LOS ANGELES�Ten years ago, I was working in Seattle, and I recall how interested I was in the potential of WiMAX. The companyClearwirewas founded by the McCaw family, well-known in Seattle, and it appeared that the new company was bound to be a success. Who wouldn�t want wireless Internet access, at (what seemed at the time) blazing speed?
As in so many other cases, though, technology continues to evolve, and before WiMAX was able to hit its stride, new technologies appeared, making it obsolete. Sprint gained control of Clearwire in 2013, along with its spectrum, and is now turning its WiMAX facilities off, so that it can re-allocate the spectrum for LTE.�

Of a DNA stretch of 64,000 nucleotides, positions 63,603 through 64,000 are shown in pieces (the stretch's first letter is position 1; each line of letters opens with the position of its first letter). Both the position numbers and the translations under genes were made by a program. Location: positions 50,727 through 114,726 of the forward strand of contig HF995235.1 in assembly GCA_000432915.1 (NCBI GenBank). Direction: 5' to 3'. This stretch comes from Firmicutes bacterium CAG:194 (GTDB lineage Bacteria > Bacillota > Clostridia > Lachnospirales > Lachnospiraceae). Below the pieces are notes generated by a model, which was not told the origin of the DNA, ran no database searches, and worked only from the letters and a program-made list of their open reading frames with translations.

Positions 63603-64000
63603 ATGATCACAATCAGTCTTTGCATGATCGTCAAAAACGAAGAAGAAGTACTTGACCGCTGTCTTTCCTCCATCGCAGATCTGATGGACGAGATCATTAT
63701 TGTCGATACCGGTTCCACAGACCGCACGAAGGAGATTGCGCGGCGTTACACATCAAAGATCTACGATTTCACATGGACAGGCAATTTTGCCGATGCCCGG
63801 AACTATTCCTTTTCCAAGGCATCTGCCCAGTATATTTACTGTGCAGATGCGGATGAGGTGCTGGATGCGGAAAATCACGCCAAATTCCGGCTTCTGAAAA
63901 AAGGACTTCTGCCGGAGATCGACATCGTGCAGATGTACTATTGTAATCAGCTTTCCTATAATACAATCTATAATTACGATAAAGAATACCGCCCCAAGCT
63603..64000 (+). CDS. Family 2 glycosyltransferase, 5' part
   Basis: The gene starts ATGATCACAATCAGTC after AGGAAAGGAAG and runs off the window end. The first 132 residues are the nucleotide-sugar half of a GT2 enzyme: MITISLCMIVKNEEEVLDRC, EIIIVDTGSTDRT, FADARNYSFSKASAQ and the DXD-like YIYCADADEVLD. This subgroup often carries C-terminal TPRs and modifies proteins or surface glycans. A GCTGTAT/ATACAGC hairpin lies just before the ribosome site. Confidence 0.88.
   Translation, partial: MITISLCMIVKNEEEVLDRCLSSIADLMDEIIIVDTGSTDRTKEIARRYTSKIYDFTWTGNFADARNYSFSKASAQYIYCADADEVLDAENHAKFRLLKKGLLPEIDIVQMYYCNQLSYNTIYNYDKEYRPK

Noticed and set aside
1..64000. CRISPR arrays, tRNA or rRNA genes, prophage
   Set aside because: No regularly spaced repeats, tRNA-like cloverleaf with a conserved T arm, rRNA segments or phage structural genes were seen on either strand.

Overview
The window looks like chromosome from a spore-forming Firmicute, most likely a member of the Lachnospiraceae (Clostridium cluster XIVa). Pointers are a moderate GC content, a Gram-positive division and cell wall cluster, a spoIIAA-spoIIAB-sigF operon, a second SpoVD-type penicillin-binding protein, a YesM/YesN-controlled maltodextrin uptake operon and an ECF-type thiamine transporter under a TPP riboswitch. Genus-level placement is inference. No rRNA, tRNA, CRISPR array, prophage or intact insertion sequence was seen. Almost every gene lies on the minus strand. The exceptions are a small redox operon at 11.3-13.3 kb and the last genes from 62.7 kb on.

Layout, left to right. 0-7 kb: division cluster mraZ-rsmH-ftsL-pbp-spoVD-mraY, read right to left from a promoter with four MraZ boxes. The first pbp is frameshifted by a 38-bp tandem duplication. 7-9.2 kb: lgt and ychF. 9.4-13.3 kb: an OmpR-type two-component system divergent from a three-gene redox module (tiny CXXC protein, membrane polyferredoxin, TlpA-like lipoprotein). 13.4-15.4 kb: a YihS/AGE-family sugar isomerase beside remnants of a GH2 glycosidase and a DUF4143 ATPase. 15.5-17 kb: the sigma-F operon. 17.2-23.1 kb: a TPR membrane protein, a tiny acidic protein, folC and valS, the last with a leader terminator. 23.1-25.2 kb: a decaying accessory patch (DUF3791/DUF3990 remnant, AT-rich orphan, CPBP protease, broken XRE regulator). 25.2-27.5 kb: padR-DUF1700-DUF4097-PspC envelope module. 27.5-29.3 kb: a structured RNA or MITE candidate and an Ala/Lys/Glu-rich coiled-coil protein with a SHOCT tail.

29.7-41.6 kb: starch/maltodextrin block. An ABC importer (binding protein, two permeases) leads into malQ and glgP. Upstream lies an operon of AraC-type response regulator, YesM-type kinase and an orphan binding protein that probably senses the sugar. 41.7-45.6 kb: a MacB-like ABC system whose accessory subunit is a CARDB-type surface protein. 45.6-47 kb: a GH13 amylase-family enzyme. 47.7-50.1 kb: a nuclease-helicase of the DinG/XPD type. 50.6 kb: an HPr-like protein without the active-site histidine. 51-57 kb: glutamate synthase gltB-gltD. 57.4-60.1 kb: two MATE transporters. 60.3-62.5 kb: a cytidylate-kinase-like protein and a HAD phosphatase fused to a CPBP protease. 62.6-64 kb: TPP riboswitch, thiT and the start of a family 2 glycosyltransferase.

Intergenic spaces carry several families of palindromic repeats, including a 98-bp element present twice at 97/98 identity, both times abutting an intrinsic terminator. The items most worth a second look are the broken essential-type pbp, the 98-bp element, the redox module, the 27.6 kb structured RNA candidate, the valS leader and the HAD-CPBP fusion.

Sprint has run in to some headwinds in the process. From a recent article inarstechnica.com:
�Mobile Citizen and Mobile Beacon say that Sprint is required to provide unlimited data, but instead the company plans to throttle customers after they use 6GB in a month, bringing speeds down from 6Mbps to 256kbps.�
The nonprofits sued Sprint over the shutdown issue. Last week, a Massachusetts Superior Court judge granted�an�emergency motion for a preliminary injunction, saying that�the "plaintiffs have demonstrated a strong likelihood of success on the merits."
�Mobile Beacon and Mobile Citizen, which�supply schools, libraries, and nonprofits with wireless Internet over the WiMAX network, said�that �the emergency relief orders Sprint to maintain the WiMAX network in certain areas for 90 days to allow Mobile Beacon and Mobile Citizen time to migrate their users to Sprint's LTE network,� according to the same article.
So, WiMAX, developed and marketed with much fanfare, lasted only about 10 years, and will soon occupy a spot in the big technology dumpster. �